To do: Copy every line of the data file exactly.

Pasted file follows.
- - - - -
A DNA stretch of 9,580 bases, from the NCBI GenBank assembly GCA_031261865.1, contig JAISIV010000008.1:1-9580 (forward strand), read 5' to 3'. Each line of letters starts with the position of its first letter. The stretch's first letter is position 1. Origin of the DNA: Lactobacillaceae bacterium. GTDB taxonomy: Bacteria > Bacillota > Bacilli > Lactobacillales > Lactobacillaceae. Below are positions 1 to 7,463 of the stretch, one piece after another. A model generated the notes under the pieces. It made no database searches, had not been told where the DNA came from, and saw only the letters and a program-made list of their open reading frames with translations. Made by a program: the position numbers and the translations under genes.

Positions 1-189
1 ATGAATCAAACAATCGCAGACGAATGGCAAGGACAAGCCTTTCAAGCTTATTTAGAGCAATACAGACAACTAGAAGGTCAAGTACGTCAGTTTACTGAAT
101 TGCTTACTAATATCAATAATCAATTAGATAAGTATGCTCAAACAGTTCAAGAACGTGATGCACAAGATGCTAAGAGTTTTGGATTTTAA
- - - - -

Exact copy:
A DNA stretch of 9,580 bases, from the NCBI GenBank assembly GCA_031261865.1, contig JAISIV010000008.1:1-9580 (forward strand), read 5' to 3'. Each line of letters starts with the position of its first letter. The stretch's first letter is position 1. Origin of the DNA: Lactobacillaceae bacterium. GTDB taxonomy: Bacteria > Bacillota > Bacilli > Lactobacillales > Lactobacillaceae. Below are positions 1 to 7,463 of the stretch, one piece after another. A model generated the notes under the pieces. It made no database searches, had not been told where the DNA came from, and saw only the letters and a program-made list of their open reading frames with translations. Made by a program: the position numbers and the translations under genes.

Positions 1-189
1 ATGAATCAAACAATCGCAGACGAATGGCAAGGACAAGCCTTTCAAGCTTATTTAGAGCAATACAGACAACTAGAAGGTCAAGTACGTCAGTTTACTGAAT
101 TGCTTACTAATATCAATAATCAATTAGATAAGTATGCTCAAACAGTTCAAGAACGTGATGCACAAGATGCTAAGAGTTTTGGATTTTAA